Music

Meanflower: . . . a distant episode

Stephen Haag

Meanflower

. . . a distant episode

Label: Offset
US Release Date: 2003-01-14
UK Release Date: Available as import
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It's never a promising sign when the story of how a band formed is more interesting than the music said band creates. Pity Meanflower, then, which (if the band's press release is to be believed) formed "late one muddy night in August 2000 at the Galax Fiddler's Convention in Galax, Virginia", and commenced to tour Virginia and North Carolina in a beat-up RV called Lazy Daze. Sure, it's idyllic and a better band genesis than, say, the Backstreet Boys, but somebody should've told the guys in Meanflower -- brothers Dave (vocals, guitar, dobro) and Tom McCormack (accordion keyboards), Lewis Harris (bass) and Tom McCormack (drums) -- to concentrate less on the band's mythology and more on writing memorable songs for their debut album, . . . a distant episode.

Album opener "White Sands" sums up the approach Dave McCormack takes to songwriting: spare, down tempo and with few memorable hooks. The band, nearly to a song, finds a simple rhythm and rides it as far as it will go. On top of that, McCormack's voice -- a modest instrument -- often abandons singing altogether in favor of alt-country's answer to Sprechstimme. When he does sing, his voice alternates between agreeable-enough rasps. And in a genre full of "modest" singers -- Jeff Tweedy and Joe Pernice, to name two -- it remains unclear why McCormack is uncomfortable singer.

Of course, Tweedy and Pernice are master lyricists. McCormack limits himself to songs about girls leaving ("Portland", which is bright enough, but has nothing on the Replacements' thematically-similar and identically-titled B-side), girls he's leaving (the too precious "Baby's off to Sleep"), and lonely lives on the road ("Postmark New Mexico", "Up North", and "Baltimore"). Though in defense of "Baby's off to Sleep", the song does feature . . . a distant episode's best lyrical imagery, via the half-whispered line, "My Dodge waits by the curbside / This is the night I'm gonna slip away".

To these ears, Meanflower aim to capture the kitchen-table-recording intimacy of the aforementioned Pernice's Scud Mountain Boys, but they come up short. The acoustic "She Don't Care" is the kind of performance that gets tuned out at open mic nights. Meanwhile, "In" opens with what sounds like the band recording in McCormack's attic before moving to the studio to allow guest musician Chris Eldridge (of the Seldom Scene) to turn in a blues-rock guitar solo that proves to be one of the album's high points (another highlight being Eldridge's solo on "A Place I've Never Known").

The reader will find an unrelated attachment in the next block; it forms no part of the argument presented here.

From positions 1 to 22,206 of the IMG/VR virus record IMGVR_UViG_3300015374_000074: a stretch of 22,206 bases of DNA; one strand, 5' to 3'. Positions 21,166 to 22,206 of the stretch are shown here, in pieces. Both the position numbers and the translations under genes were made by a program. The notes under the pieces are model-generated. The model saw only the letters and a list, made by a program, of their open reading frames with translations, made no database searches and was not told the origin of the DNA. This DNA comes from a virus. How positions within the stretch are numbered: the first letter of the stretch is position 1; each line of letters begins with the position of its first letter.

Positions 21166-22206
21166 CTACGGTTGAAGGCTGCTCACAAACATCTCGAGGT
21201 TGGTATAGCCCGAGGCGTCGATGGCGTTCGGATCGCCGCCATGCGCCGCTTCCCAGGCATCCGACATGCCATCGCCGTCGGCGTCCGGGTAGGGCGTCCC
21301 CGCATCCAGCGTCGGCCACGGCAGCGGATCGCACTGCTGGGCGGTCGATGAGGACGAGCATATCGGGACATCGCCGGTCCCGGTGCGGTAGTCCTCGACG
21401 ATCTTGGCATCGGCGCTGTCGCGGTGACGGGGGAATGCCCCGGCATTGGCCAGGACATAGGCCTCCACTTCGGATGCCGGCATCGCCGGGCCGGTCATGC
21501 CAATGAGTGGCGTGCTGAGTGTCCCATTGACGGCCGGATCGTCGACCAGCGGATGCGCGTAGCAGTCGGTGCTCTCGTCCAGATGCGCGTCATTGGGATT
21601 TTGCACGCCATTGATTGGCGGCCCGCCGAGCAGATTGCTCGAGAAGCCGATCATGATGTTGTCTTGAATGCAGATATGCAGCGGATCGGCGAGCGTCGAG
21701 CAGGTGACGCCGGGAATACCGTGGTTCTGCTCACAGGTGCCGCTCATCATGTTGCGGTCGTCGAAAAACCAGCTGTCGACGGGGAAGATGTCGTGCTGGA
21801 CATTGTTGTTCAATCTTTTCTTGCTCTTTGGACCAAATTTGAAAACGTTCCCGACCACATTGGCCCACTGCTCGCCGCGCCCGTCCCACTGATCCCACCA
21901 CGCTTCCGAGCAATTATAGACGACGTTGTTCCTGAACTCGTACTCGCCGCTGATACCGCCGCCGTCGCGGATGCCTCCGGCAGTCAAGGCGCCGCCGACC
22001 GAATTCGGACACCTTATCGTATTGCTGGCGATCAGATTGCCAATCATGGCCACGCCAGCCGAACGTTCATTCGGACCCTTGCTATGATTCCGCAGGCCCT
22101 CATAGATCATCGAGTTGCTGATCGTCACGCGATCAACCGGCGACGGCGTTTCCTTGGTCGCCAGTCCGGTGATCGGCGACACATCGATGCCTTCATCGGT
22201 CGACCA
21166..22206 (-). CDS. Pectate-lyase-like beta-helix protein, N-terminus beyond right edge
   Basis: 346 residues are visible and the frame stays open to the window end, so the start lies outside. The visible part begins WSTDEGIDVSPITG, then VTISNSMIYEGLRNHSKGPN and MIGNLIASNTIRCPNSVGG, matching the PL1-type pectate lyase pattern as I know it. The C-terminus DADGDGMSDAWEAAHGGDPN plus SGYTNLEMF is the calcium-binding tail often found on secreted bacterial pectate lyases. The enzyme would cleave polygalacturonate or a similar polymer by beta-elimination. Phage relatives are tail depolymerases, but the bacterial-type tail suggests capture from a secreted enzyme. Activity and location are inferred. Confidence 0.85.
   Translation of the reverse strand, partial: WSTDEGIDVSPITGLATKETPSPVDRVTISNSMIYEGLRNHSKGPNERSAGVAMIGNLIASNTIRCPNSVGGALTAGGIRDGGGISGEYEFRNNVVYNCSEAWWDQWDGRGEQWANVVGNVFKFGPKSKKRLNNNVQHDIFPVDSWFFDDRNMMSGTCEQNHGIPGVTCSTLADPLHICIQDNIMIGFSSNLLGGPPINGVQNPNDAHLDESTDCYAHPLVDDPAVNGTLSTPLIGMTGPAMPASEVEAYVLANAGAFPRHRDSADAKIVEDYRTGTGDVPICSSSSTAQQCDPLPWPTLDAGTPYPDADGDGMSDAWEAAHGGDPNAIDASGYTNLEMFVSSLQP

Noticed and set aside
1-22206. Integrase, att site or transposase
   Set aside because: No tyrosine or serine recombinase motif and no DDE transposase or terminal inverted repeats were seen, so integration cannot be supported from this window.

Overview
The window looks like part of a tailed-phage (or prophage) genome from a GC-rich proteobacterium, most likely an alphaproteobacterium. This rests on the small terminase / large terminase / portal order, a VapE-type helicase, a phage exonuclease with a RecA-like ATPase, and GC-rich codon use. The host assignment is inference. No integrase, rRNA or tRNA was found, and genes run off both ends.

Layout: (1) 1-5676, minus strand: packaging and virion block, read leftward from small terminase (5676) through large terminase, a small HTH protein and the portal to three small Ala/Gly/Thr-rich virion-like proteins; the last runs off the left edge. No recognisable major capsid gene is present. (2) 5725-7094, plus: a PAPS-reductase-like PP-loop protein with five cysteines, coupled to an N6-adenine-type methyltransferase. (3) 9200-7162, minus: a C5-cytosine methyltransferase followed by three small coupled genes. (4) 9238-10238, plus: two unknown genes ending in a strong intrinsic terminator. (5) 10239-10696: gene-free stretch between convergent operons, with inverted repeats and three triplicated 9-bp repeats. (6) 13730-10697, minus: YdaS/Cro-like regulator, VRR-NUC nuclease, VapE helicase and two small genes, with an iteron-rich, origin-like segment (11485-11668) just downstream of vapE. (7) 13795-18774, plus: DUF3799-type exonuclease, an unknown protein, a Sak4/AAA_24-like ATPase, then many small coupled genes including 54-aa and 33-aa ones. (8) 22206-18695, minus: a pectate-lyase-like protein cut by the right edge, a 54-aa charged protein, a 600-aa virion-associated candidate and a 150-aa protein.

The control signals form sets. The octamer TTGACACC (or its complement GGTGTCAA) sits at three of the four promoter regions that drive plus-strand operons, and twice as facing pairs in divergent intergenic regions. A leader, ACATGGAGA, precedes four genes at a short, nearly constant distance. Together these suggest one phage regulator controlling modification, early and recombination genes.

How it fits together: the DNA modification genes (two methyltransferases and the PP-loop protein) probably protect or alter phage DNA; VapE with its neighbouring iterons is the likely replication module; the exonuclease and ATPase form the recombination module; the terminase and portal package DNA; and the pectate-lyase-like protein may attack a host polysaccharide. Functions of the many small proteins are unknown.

However, there is a track where Meanflower put it all together: "Only Thing I Ever Wished For" finds McCormack's voice at its sturdiest, accompanied by a decent uptempo hook, with Tom McCormack's accordion proving to be a lively asset. But "Only Thing I Ever Wished For" is the album's fifth track, so getting to it requires slogging through the first four songs, then wishing that the seven songs that follow it matched its energy and verve.

Produce Peter Griesar and engineer Rod Coles keep the production clean and spare . . . except when they don't, and the results are jarring. Outside of "Only Thing I Wished For", the accordion's drone on tracks like "Portland" and "Postmark New Mexico" serves to remind listeners that the songs aren't building towards anything. And having cymbals stand in for the wind on the album's autumnal closer, "Back in One Piece" seems like a clever idea on paper, but in practice is a distracting and incongruous exercise. And while I'm carping, shouldn't a band that met at a fiddle convention release an album that features fiddling?

In a year with an early alt-country debut pacesetter in Kathleen Edwards' "Failer", Meanflower doesn't have the horses to run with the big boys. They do have a good story to tell the grandkids about how they formed, though.

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